Documents used in document processing system use different types of ink such as fluorescent ink, infrared ink, or other inks which may have still different spectral responses. For example, in the processing of checks, data may be imprinted over the checks. The imprinted information may not be clear because of other data printed on the check or because of various colored backgrounds on the checks. The information printed thereon may not be completely readable due to interference from other colors. Therefore, it is desirable to be able to imprint with inks of different spectral response and then to read these inks.
In optical character readers the data lift system generally consists of either one or two dimensional self scanned arrays photosensitive elements. It is desirable for the above reasons for these photosensitive elements to be able to read different spectral responses and to detect the different inks imprinted on the document.
The present invention includes a device which may be formed in a monolithic semiconductor wafer which includes two or more devices of two or more spectral responses. The devices may be perfectly aligned through the photo process used in producing the semiconductor device. Therefore, mechanical alignment of the photosensitive elements is not required when mounted within the optical character reading machine.
The use of multi-level sensor cells, when compared with beam-splitting techniques provides increased total sensitivity for the 400 to 950 nm range and increased spatial resolution results because in split-beam optic image focus degradation occurs.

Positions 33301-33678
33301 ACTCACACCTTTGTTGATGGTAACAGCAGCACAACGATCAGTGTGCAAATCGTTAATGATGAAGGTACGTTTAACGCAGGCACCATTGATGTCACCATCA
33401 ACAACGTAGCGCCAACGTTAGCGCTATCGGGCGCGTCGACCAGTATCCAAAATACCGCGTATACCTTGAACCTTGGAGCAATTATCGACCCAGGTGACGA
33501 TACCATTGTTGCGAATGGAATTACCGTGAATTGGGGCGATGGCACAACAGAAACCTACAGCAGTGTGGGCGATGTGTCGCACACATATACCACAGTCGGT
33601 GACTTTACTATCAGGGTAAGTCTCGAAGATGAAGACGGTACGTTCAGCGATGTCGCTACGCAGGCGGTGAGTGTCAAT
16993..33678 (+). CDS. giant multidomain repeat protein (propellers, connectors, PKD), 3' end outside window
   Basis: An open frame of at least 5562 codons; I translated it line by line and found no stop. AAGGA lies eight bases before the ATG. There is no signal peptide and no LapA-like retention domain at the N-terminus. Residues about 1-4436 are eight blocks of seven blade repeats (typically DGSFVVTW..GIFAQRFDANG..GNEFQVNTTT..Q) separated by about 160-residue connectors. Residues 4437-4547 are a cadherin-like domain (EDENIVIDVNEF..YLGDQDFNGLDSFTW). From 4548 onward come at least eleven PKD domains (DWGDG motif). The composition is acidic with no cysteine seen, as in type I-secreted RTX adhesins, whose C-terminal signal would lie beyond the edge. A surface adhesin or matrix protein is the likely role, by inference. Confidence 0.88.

A surface photodiode is formed and then one or more subsurface diodes are formed under the surface photodiode. The subsurface photodiodes have different spectral responses depending on the depth it is buried within the semiconductor substrate. The various photodiodes are produced by known processes used in manufacturing of semiconductor devices. For example, a buried photoelectric device may be formed by ion implanting a region beneath the surface of the device or a diffused region may be formed prior to the expitaxial growth of a layer over the semiconductor substrate. Diffusion and contact methods are used which are well known in the semiconductor art.
The invention and technical advances represented thereby will be better understood when the following description taken in conjunction with the drawings which are:
FIG. 1 illustrates the penetration depth of photons into silicon with the cross section of two diodes according to the present invention;